COVID-19: Tax Guidance for Individuals - Working Remotely from Singapore due to COVID-19

21/04/2020
Working Remotely from Singapore due to COVID-19

The Inland Revenue Authority of Singapore (IRAS) has advised on its website that for individuals that have been exercising overseas employment but are now working remotely from Singapore due to travel restrictions in place due to COVID-19, it is prepared to treat them as not exercising an employment in Singapore, it they meet the following conditions:

Singaporeans/Singapore Permanent Residents Exercising Overseas Employment and are now Working Remotely from Singapore for that Employment

For individuals who are working from Singapore remotely for an overseas employer, IRAS is prepared to continue to consider them as not exercising an employment in Singapore for the period from the date their return to 30 September 2020*, if the following conditions are met:

  1. There is no change in the contractual terms governing their employment overseas before and after their return to Singapore; and
  2. This is only a temporary work arrangement in light of the COVD-19 situation.

If all the above conditions are met, IRAS has advised that their employment income for the period of their stay in Singapore up to 30 September 2020* will not be taxable in Singapore. However, normal tax rules will apply to determine the taxability of their employment income for work performed in Singapore, if any of the aforementioned conditions are not met

*IRAS has advised that the date, 30 September 2020, is subject to review as the COVID-19 situation develops.

Non-Resident Foreigners Exercising Overseas Employment who are on Short-Term Business Assignment in Singapore and are Unable to Leave due to COVID-19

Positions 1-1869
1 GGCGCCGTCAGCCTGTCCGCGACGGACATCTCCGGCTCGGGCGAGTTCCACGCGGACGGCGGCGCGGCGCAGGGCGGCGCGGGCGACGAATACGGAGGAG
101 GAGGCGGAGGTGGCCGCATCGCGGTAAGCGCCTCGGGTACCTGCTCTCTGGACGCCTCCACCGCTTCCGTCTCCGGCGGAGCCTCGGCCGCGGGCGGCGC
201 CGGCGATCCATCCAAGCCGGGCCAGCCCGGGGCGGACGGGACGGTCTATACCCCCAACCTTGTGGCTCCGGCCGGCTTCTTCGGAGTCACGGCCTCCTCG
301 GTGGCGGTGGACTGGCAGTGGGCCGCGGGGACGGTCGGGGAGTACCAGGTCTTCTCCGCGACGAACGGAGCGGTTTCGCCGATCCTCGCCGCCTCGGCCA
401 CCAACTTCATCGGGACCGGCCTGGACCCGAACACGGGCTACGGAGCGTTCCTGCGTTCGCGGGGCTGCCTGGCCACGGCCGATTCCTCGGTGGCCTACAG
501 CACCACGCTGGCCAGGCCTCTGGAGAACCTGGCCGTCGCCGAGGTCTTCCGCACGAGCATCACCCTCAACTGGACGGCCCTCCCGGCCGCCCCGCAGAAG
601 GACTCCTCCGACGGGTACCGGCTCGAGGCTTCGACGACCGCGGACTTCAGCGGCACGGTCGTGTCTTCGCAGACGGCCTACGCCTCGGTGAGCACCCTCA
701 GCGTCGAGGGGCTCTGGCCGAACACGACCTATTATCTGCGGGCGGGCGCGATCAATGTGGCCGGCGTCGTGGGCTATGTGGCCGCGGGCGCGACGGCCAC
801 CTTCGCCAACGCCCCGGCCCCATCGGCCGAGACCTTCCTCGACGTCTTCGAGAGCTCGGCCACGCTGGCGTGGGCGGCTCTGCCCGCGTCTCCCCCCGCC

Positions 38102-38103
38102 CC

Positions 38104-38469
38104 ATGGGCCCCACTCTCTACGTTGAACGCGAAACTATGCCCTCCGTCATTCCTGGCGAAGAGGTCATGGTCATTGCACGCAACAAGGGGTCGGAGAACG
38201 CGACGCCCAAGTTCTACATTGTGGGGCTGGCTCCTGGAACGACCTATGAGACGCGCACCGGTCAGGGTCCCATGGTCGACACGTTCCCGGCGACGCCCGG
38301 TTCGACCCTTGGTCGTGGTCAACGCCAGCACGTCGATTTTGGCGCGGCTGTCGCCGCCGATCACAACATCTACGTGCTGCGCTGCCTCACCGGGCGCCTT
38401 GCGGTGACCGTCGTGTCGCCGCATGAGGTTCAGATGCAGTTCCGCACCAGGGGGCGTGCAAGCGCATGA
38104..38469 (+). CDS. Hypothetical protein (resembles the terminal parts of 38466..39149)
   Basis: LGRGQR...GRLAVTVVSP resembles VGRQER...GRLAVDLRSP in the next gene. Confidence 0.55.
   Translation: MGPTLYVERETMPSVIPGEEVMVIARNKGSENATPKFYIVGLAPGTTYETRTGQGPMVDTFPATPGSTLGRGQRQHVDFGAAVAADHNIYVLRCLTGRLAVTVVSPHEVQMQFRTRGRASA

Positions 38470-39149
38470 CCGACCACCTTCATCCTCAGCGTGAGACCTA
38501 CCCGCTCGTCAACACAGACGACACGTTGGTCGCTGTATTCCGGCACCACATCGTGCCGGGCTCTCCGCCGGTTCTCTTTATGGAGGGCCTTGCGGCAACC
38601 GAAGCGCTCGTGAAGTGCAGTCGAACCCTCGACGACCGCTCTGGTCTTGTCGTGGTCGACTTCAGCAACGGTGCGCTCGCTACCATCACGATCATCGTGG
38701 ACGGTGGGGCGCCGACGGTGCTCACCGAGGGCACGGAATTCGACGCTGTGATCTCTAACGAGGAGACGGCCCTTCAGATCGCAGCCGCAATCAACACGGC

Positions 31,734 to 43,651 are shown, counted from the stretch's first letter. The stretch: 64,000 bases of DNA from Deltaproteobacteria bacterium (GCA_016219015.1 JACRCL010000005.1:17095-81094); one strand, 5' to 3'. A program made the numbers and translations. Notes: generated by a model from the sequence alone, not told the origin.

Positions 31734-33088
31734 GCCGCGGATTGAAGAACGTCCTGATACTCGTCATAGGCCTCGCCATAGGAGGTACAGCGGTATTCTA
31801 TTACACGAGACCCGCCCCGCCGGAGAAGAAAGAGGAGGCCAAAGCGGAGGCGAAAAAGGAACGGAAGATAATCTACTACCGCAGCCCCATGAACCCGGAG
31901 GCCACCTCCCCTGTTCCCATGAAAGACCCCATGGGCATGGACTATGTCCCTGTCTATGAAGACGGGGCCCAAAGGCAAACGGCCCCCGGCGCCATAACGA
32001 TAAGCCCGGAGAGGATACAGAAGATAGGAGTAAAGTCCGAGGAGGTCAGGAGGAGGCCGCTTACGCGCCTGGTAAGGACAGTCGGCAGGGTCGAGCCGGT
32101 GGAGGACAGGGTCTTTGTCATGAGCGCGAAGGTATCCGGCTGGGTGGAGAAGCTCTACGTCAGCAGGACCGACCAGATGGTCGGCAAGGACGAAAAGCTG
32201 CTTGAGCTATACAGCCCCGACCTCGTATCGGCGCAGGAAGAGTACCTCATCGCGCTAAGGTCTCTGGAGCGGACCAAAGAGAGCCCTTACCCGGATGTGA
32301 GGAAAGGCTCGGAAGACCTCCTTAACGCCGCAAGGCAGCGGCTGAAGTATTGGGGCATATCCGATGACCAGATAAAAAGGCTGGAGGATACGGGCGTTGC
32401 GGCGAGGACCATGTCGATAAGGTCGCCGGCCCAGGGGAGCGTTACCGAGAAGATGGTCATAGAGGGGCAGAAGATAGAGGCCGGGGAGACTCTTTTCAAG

For individuals that are unable to leave Singapore due to travel restrictions in place because of COVID-19 and have been working remotely from Singapore for their overseas employer during their extended stay in Singapore, IRAS is prepared to consider them as not exercising an employment in Singapore for the period of their extended stay, if the following conditions are met:

  1. The period of their extended stay is for a period of not more than 60 days; and
  2. The work they have performed during their extended stay is not connected to their business assignment in Singapore and would have been performed overseas if not for the COVID-19 situation.

If all of the aforementioned conditions are met, their employment income for the period of their extended stay in Singapore will not be taxable. However, normal tax rules will apply to determine the taxability of their employment income for the period of their extended stay in Singapore, if any of the conditions are not met.

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For example, an individual had worked in Singapore for 15 days and completed their short-term assignment on 6 March 2020. Thereafter, they extended their stay in Singapore due to COVID-19 and continued to work from Singapore remotely for their overseas employer.

If their extended stay in Singapore from 7 March 2020 to the date of their departure from Singapore (both dates inclusive) is not more than 60 days, and the work done would have been performed overseas if not for the travel restrictions caused by the COVID-19 situation, they will not be considered as exercising an employment in Singapore during the period of their extended stay.

Even so, the taxability of the employment income for their short-term assignment (excluding the period of their extended stay) is subject to normal tax rules#. In this example, as the assignment was completed within 15 days, which is not more than 60 days, the employment income for their short-term assignment will be exempt from tax. 

However, if they were given another business assignment in Singapore during their extended stay, the employment income for the period of their whole stay in Singapore for both assignments will be subject to normal tax rules#.     

#Under normal rules, an individual’s tax liability as a non-resident for the period they are on short-term business assignment(s) in Singapore is determined as follows:

  • If the total period of their assignment(s) is not more than 60 days in a calendar year, their employment income for the period is tax exempt
  • If the total period of their assignment(s) is more than 60 days but less than 183 days in a calendar year, their employment income for the period will be taxed at 15%, or the resident rates, whichever results in a higher tax amount

Source: IRAS